Have you ever brushed your teeth and noticed a pink tinge on your toothbrush? It may have made you wonder if you have gum disease. So, what is gum disease? Gum disease is an inflammation of the gums that can lead to the deterioration of the tissues and bone that surround and support your teeth. The infection is primarily caused by plaque, a sticky film of bacteria that irritates the gum line if you let it build up. Gingivitis is a mild form of gum disease that can be reversed.
Gingivitis Precedes Periodontitis
The earliest stage of gum disease is called gingivitis, which is one of the most common conditions affecting the oral cavity. You might notice that your gums may become red and swollen and bleed easily. Luckily the symptoms are reversible at this point with proper oral hygiene methods, so that not all gingivitis progresses. When plaque builds up and mineralizes, it then becomes tartar. The longer plaque and tartar are on the teeth, the more harmful they become. If tartar is left untreated, gingivitis can progress to periodontitis. At this point, the bones, gums, and tissue that support the teeth are destroyed. Eventually, the teeth may become loose as well. According to the Saudi Ministry of Health, it is estimated that 5-20% of middle-age adults suffer from acute cases of periodontal diseases, which might lead up to loss of teeth. This ratio varies from one region to another.
Gum disease is usually painless, so it's difficult for people to realize that they may have it. If you're wondering how to know if you have it, take heed on the following telltale signs.
Warning Signs of Gum Disease
Gums that bleed easily
Red, swollen or tender gums
Gums that are pulling away (receded) from the teeth
Chronic bad breath or taste
Teeth becoming loose
Change in the way that teeth fit together when biting
Change in the fit of partial dentures
It is crucial to control the progression of gum disease, and that means plaque removal on a daily basis. Daily flossing is also significant in reaching in between the teeth, where a toothbrush cannot. Twice-a-day toothbrushings, along with professional dental cleanings twice a year, are absolute musts to prevent gum disease. Use a soft-bristle toothbrush with a toothpaste that has plaque fighting properties and fights the bacteria that causes plaque and tartar buildup for 12 hours.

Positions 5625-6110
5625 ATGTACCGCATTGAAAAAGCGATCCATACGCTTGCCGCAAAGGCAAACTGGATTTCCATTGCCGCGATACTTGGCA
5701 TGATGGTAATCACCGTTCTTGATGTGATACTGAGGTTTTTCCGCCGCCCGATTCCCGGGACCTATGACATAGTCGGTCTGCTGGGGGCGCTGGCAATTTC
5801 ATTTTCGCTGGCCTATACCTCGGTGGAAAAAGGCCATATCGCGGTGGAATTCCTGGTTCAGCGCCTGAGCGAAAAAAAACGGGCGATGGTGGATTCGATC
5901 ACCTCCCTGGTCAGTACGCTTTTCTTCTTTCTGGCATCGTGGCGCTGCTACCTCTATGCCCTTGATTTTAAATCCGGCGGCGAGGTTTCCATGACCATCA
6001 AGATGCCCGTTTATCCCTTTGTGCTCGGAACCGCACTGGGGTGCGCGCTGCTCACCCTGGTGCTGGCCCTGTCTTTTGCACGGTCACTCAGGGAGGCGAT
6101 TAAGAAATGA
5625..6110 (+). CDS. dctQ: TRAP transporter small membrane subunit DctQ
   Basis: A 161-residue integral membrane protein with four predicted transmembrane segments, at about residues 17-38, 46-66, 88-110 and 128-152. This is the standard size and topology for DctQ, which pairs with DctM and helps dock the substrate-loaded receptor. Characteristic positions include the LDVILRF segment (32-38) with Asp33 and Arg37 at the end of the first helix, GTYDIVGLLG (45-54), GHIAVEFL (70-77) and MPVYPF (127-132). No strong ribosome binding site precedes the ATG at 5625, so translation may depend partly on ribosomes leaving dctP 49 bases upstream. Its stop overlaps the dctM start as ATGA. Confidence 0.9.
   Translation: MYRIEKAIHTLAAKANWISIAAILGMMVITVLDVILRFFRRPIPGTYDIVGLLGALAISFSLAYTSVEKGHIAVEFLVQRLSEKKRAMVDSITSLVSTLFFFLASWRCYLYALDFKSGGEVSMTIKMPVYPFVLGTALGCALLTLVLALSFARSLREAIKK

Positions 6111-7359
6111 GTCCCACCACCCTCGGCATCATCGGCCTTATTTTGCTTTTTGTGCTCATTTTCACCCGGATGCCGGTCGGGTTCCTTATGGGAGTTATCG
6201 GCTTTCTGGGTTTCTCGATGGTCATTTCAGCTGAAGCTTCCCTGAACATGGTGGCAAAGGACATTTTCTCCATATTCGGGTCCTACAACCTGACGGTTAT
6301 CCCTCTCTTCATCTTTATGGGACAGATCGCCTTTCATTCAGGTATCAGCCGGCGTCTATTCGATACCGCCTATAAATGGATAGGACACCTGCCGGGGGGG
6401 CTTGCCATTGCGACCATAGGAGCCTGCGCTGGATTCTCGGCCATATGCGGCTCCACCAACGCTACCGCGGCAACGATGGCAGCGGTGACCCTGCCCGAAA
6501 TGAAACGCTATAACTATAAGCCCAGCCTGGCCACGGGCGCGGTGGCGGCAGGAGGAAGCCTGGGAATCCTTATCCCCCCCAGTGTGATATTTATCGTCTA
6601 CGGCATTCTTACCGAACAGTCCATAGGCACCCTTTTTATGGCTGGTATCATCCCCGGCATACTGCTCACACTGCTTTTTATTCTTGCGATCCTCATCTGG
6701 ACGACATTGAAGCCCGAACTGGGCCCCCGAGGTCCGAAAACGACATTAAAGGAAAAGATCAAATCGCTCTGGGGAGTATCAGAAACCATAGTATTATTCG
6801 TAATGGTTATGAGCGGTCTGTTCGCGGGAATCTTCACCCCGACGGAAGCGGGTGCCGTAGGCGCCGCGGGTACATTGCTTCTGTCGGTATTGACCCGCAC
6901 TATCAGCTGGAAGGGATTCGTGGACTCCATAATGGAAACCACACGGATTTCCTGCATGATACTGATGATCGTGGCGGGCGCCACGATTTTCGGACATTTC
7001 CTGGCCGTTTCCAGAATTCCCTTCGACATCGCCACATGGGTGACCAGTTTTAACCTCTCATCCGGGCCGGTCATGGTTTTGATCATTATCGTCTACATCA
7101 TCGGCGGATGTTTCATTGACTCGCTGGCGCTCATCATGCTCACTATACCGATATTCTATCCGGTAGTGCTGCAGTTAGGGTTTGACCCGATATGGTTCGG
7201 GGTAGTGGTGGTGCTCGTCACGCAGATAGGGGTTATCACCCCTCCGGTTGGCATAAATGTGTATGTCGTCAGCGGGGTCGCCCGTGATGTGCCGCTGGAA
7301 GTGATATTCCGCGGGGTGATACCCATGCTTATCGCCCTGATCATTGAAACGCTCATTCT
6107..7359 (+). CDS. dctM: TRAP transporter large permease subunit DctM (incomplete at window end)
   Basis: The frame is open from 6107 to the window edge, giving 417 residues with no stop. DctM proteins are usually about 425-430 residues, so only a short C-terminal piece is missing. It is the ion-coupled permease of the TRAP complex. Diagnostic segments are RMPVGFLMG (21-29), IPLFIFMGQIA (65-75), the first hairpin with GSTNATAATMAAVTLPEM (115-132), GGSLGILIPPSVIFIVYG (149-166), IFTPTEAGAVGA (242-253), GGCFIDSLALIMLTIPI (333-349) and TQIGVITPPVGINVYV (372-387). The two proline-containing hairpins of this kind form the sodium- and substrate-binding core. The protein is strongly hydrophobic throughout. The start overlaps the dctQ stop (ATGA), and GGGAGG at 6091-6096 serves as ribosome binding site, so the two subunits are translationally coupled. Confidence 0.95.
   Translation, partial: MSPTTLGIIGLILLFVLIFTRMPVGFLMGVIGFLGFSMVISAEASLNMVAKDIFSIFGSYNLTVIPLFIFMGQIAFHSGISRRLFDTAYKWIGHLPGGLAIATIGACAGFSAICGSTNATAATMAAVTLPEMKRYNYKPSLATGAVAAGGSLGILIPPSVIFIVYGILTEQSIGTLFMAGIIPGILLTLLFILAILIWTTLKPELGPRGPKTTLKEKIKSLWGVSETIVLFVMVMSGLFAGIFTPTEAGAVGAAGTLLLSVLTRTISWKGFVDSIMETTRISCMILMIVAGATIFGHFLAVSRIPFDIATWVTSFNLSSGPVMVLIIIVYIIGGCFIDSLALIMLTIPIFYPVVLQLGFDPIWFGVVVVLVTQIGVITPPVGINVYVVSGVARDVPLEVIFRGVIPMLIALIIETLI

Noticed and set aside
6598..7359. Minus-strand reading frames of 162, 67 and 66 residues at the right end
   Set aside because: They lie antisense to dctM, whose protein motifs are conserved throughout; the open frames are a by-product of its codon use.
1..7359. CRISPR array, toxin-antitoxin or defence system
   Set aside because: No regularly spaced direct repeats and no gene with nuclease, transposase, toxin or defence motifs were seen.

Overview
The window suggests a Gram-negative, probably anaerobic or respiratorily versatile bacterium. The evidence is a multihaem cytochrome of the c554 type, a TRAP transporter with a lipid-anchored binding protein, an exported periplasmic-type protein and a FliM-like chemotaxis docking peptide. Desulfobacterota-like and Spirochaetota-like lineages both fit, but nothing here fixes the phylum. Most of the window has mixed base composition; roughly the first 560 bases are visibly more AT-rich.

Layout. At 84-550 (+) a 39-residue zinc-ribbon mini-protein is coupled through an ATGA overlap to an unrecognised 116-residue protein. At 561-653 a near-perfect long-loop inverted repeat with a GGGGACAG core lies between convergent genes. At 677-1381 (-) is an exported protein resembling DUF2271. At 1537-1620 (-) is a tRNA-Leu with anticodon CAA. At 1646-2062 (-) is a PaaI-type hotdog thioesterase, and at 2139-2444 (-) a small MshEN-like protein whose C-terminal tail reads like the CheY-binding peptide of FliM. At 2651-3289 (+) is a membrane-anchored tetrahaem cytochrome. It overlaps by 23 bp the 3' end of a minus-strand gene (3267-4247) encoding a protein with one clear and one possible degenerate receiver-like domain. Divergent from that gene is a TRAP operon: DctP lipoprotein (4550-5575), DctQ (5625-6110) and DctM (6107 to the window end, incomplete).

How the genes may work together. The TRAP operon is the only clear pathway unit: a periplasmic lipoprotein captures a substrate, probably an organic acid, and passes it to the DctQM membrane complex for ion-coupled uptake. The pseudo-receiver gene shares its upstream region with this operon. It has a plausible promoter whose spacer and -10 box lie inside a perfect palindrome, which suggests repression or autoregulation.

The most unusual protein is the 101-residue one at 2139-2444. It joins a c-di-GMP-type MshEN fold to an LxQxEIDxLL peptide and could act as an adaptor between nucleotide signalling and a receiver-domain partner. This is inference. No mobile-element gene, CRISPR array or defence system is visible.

Risk Factors for Gum Disease
Sometimes your daily oral health routine can be more than just taking care of your mouth. Gum disease can not only affect your oral health, but your general health as well. There has also been some indication of the association between gum disease and systemic illnesses, such as stroke and diabetes. According to the American Dental Association (ADA) Mouth Healthy site, untreated gum disease may make diabetes worse by making it harder to regulate your blood sugar. Other risk factors include:
Smoking or chewing tobacco
Malocclusion of teeth (more difficult to keep clean)
Poor oral hygiene habits
Medications, (e.g., steroids, anti-epilepsy drugs, cancer therapy drugs, some calcium channel blockers, and oral contraceptives)
What is gum disease, if not an opportunity to ensure you embrace proper oral hygiene? Consistent and thorough toothbrushing and flossing techniques are the most effective methods to remove food particles and plaque, preventing gum disease before it has a chance to set in. Improving these oral health habits will dramatically benefit the longevity of your smile and your overall health.
About the author: Diana Tosuni-O'Neill is a licensed registered dental hygienist in New York and New Jersey with over 25 years of clinical experience in dental hygiene practice. She was employed for over 15 years with the team dentist for the sports teams the New York Giants, the Brooklyn Nets and the New Jersey Devils. Diana is also an ACE Certified Personal Trainer and a Group Fitness Instructor. Her passion for the dental and fitness fields spans over two decades. She is also a freelance writer specializing in oral health care. She enjoys traveling, gardening, decorating and her fitness workouts. Diana presently resides outside Manhattan with her two children.